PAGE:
> Rules for using character renown to buy higher-level gear, allowing money rewards to remain the same regardless of character level.
Keepsakes and Baubles
>In a world where magic, theosophy, alien science, and spiritualism are all real, you take a lucky penny seriously! All PCs start with one, and may collect others.
>Sometimes you need a sword that is a rifle. Or a tetsubo that is a shotgun.
>Weapons that throw fire onto your foes have their origins in China and are 1,000 years old.
>Big iron clubs, for to smash thins with.
>It’s not the west, really weird or otherwise, without lassos.
>One of the more common energy weapons available in the Really Wild West.
>Shotguns in Really Wild West work a little different than the big blast weapons of the Starfinder Roleplaying Game.
>Yep. Just plain-old whips.
>Pistol-cut rifles never really existed in the Old West… but they’re iconic, and we have a LOT of things that never existed in the real Old West, so…g
New Critical Hit Effects
>Some ideas I came up with while workin on RW weapons.
>The setting doesn’t use armor upgrade rules, but all that cool equipment is still available, in the form of gizmos!
Technology and Equipment
>What is there, what’s the background for advanced tech in the 1890s, and some more Wild West themed gear.
>In the real-world 1890s, “scorchers”–bicycle riders (male and female) who sat-forward on the diamond-frame bikes–were considered a social menace.
In the Really Wild West, scorchers hold a different place in society.
>0 and 1st level
Bar Fights and Beatdowns
>The Brawl rules apply when there’s a lot of fighting, but no one is trying to kill anybody.
>Gambling, and being a professional gambler, are important parts of many Western narratives, so they are also an important part of the Really Wild West, with their own rules subsystems.
>Two new tasks, to hold things at bay and dishearten entire towns.
>Horses are more common than self-powered vehicles in the Really Wild West.
Running a Train Fight
>Some notes on how I handled running a fight on a train.
>Two sides face off in the street, hands twitching near holstered guns…
A (so far very short) list of Starfinder Roleplaying Game-compatible monsters to popular your Really Wild West adventures!
>Massive alpha predators of North America. This article also gives some guidelines on how to create monsters in general for the Starfinder Roleplaying Game.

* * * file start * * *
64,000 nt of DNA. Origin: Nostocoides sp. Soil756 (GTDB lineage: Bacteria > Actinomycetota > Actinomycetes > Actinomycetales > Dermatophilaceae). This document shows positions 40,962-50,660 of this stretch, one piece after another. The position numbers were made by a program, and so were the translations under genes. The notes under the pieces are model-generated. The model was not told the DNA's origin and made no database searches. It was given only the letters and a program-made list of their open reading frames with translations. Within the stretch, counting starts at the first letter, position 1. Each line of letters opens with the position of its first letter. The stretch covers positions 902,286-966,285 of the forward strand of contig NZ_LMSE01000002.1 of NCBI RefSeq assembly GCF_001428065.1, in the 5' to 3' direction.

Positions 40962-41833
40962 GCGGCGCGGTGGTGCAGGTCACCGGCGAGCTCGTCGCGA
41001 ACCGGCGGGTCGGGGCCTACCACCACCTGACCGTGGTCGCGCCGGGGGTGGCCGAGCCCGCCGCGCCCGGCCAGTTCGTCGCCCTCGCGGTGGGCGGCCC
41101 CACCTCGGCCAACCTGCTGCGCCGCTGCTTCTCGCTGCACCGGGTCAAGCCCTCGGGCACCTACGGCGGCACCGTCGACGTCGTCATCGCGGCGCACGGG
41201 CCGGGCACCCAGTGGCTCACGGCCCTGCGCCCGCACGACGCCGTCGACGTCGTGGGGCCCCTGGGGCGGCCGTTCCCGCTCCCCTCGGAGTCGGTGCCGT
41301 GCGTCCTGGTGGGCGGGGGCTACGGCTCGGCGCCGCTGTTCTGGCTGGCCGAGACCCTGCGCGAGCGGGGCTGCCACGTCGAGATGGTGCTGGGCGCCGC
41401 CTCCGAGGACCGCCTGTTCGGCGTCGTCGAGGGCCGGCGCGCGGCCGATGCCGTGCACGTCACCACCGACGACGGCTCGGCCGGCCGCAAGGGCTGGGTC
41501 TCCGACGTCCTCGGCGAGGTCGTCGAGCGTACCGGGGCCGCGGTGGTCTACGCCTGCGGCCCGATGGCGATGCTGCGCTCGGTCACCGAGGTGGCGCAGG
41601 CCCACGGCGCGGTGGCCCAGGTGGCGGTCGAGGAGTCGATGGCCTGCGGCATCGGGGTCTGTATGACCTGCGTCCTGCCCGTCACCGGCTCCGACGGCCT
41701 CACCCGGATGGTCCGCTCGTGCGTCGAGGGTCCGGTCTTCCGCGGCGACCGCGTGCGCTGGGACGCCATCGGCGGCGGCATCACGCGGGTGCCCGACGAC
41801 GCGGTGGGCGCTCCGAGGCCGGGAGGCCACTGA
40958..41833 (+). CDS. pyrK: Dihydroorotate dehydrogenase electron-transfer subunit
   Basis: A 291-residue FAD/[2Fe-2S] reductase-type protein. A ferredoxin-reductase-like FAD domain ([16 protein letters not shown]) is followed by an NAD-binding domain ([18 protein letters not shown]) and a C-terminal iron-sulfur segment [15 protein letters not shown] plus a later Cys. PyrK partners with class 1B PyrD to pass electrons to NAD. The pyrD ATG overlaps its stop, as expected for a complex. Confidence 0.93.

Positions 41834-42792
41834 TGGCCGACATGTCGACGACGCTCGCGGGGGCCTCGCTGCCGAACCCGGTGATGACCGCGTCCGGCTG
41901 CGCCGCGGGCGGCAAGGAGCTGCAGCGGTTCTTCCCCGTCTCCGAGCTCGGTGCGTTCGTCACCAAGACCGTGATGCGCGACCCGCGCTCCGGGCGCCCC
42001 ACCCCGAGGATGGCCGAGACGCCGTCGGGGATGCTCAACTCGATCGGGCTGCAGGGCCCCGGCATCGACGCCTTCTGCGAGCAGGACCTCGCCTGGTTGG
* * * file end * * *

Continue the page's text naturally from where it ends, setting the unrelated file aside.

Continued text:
>These poor folks died in the harsh conditions of the frontier. They just don’t know it.
>Venomous ambush-predator common to North America, as well as an article discussing how to best utilize the Expert array when creating monsters for the Starfinder Roleplaying Game.
>Long a major threat to South Asian, natural born western rakshasa are now also one of the greatest dangers adventurers may encounter in North America. This is also an article discussing how to best utilize the Spellcaster array when creating monsters for the Stafinder Roleplaying Game.
>Undead who are both immune to, and fear and hate, the damage type that killed them.
Special rules for foes in Really Wild West.
>A way to have an evil posse, or other band or gang, to pose a significant but easily-put-down threat for your PCs to face in large numbers.
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About okcstephensOwen K.C. Stephens Owen Kirker Clifford Stephens is the Starfinder Design Lead for Paizo Publishing, the Freeport and Pathfinder RPG developer for Green Ronin, a developer for Rite Publishing, and the publisher and lead genius of Rogue Genius Games. Owen has written game material for numerous other companies, including Wizards of the Coast, Kobold Press, White Wolf, Steve Jackson Games and Upper Deck. He also consults, freelances, and in the off season, sleeps.
Posted on January 16, 2018, in Adventure Design, Adventure Sketch, Anachronistic Adventurers, Game Design, Microsetting, Starfinder Development and tagged Adventure, Game Design, gaming, Geekery, Index, PC Options, Really Wild West, Starfinder, Worldbuilding. Bookmark the permalink. 6 Comments.